And now the bird, mere flesh and feathers, lay stiff in an old carrier bag on my garage floor. This iconic, charismatic bird, this harbinger of spring, should never have seen the inside of a carrier bag, or my garage. It should have never lain on my hall carpet to have its photo taken.


Somebody has shot Spring. Who could do something that callous, that pointless, that selfish?

I have today spoken to Jean Thorpe legend of bird rehab and am seeking a vet to give the bird an X-ray to confirm the method of murder. I will then be in touch with the police and the RSPB.

I won't rest until I have found out who did this and why.

Sunday, 5 March 2017

Morning Sun

Headed out early in bright sunshine to do the usual clockwise loop of the LDV. Stacks of birds on the Low Grounds, including 30+ Dunlin, but glare from said sun made viewing to the east tricky. Headed on to East Cottingwith, noting three Little Egrets along the Pocklington Canal just south of Hagg Bridge.

The drake Scaup was napping on the refuge, looking dapper in the warm light. 23 Black-tailed Godwits were huddled out of the wind on the back edge of the flood, mixed in with Pintail and a few Teal. One of the birds was already sporting some brick-red garb, whereas the majority were still in their sombre winter grey.

Sleepy Scaup with Gadwall and Tufted Duck.

Ellerton was quiet, so I headed down to Aughton. Aughton Church really is a delightful place to bird from, and I was serenaded by the church choir accompanied by a bugling herd of 19 Whooper Swans just beyond the church wall. The swans eyed me with suspicion at first, but soon settled down to a bit of feeding and displaying. It was interesting how amber-stained some of the adult's necks were and yet some were persil-white. Perhaps the former nested on more peaty pools up in Iceland which had tainted their feathers. Only one second calendar year bird with this gang, suggesting the other pairs had booted out their young already or had had a poor season last year.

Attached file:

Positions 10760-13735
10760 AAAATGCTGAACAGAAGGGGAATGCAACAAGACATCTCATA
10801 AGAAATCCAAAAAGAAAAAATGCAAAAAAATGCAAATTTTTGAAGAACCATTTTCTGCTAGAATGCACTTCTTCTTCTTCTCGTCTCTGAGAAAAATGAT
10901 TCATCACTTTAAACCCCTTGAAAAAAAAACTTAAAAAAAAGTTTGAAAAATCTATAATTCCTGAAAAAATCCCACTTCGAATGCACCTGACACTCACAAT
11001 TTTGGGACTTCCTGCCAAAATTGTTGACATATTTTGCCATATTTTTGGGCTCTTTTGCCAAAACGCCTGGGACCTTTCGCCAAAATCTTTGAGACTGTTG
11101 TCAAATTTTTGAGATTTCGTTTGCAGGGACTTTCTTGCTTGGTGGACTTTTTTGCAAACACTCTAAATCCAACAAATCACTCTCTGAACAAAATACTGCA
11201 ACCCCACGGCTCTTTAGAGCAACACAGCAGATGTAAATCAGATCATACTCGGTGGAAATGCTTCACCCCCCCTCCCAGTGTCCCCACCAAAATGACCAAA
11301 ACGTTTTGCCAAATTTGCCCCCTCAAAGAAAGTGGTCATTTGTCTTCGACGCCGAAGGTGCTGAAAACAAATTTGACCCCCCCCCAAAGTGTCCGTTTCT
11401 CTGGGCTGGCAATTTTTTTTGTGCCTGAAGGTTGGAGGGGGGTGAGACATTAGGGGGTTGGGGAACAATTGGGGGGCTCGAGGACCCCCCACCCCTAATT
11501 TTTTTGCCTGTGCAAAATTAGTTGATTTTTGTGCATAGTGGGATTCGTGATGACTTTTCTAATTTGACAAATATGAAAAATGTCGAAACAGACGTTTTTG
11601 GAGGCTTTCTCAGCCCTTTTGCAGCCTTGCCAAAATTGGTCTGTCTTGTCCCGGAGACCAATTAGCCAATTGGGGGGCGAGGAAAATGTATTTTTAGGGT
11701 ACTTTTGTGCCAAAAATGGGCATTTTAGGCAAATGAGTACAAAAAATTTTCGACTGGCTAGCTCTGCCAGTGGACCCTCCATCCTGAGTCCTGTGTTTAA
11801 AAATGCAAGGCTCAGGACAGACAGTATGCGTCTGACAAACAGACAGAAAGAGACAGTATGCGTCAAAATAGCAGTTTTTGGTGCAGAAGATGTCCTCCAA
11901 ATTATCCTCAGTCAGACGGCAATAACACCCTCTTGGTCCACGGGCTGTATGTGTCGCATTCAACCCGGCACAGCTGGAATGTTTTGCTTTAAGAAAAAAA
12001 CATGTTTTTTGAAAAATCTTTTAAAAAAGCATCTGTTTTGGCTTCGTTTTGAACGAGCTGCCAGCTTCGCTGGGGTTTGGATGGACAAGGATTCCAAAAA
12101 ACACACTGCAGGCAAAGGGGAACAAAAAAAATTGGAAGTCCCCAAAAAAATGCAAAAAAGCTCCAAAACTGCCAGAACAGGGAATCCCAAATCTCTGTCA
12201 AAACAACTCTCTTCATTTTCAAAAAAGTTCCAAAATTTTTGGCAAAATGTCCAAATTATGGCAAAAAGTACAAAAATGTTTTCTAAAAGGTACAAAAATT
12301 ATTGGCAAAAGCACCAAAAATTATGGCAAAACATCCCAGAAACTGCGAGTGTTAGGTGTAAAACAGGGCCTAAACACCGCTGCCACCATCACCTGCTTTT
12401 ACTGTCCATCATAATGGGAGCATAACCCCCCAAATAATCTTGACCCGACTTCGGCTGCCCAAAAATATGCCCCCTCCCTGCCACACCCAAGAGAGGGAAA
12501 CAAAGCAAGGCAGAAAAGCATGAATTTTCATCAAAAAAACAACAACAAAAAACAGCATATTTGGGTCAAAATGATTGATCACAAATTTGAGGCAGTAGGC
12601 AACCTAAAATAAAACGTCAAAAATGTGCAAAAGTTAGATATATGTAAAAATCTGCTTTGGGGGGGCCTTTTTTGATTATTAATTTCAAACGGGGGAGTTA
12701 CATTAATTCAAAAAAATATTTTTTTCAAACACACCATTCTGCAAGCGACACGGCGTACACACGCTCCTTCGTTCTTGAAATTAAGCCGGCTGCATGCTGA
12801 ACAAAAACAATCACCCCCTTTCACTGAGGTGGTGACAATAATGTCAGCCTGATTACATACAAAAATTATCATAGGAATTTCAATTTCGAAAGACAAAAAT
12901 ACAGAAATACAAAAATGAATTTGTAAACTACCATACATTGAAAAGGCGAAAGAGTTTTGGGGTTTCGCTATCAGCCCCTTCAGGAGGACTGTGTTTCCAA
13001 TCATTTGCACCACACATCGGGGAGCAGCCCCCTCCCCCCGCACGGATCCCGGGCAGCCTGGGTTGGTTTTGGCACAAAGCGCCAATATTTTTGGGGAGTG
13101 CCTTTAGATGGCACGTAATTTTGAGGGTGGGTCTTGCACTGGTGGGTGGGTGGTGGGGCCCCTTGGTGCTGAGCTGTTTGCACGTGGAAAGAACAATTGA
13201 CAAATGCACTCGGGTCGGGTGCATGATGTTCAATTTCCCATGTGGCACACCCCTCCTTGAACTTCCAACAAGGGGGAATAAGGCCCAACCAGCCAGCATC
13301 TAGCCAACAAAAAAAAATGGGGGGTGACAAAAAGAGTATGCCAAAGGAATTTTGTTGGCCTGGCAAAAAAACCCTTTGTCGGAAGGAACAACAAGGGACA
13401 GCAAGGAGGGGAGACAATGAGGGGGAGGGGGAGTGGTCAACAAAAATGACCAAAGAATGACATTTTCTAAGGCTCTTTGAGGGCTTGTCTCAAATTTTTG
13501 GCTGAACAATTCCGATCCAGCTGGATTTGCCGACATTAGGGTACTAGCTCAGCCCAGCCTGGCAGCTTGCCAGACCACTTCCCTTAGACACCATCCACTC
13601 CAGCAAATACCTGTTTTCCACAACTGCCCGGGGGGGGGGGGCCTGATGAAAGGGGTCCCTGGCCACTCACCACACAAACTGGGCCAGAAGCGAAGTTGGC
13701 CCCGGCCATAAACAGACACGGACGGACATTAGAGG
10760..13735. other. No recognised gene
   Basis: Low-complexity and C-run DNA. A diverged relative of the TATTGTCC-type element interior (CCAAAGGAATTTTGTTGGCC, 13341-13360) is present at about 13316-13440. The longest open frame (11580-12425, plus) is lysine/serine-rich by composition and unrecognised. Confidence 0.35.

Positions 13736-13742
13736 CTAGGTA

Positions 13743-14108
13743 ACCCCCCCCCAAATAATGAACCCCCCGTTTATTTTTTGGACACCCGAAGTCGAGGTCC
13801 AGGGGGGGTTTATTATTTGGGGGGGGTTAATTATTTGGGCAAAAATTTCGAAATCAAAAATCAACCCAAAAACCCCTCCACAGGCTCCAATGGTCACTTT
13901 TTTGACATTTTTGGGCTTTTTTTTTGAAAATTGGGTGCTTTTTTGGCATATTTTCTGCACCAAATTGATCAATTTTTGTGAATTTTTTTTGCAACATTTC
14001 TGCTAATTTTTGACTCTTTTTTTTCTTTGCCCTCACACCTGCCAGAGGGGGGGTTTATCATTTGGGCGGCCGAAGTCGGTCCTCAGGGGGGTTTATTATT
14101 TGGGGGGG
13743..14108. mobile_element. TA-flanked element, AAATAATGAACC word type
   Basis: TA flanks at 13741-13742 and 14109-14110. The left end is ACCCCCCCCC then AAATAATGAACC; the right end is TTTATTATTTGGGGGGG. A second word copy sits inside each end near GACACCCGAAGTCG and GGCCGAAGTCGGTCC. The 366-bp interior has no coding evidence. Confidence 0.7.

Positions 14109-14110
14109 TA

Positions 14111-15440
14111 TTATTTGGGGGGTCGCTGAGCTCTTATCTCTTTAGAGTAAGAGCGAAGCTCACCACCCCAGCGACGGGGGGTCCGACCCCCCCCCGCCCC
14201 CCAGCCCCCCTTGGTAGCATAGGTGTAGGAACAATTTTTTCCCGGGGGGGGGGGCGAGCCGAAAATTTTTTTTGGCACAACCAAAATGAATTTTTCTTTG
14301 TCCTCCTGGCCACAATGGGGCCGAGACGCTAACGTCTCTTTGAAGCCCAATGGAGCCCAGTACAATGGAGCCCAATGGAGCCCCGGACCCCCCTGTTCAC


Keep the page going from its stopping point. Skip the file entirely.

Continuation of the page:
145 Pochard were out on the deeper water, with half the number of Tufted Ducks and a solitary Little Grebe. Four Oystercatchers round at North Duffield Carrs were the only other birds of note, before the rain came and I headed home.


Saturday, 4 March 2017

Movie Shrike

I tried for a bit of phonescoped video today...

video

The Sentinel Returns

After seeding the path in the stubble field for our later quest, Emanuela and me spent two hours trudging round Hagg Wood on Wednesday morning looking for the Arctic Redpoll again, but to no avail. We didn't even see a single Redpoll! A lone calling Willow Tit, a few Siskins and a couple of screeching Jays was the best, though early spring in a wood was a nice change, with birdsong filling the air. We headed over to the fields to look for the Pine Bunting which had hopefully been attracted to the seed I laid down earlier. Sadly it was nowhere to be seen. After a couple of fruitless hours checking the paddock by the housing estate (Kerver Lane) we went back to the stubble field. A Corn Bunting, several Tree Sparrows, c15 Yellowhammers, two Bramblings and a few Chaffinches were now visiting the seed. But no Pine Bunting! I noticed Yellowhammers coming in from the west and dropping on the hedge. And suddenly, there it was, the Pine Bunting, sitting on top of the hedge. I called it and Emanuela and Peter got on to it. After 30 seconds, it flew off the hedge and dropped into the middle of the stubble field in the long grass - doh! It was about the only bird that shunned the seed. Unbelievable. Anyway, it was nice to see this little chap after a few weeks. It is really starting to look very smart too now.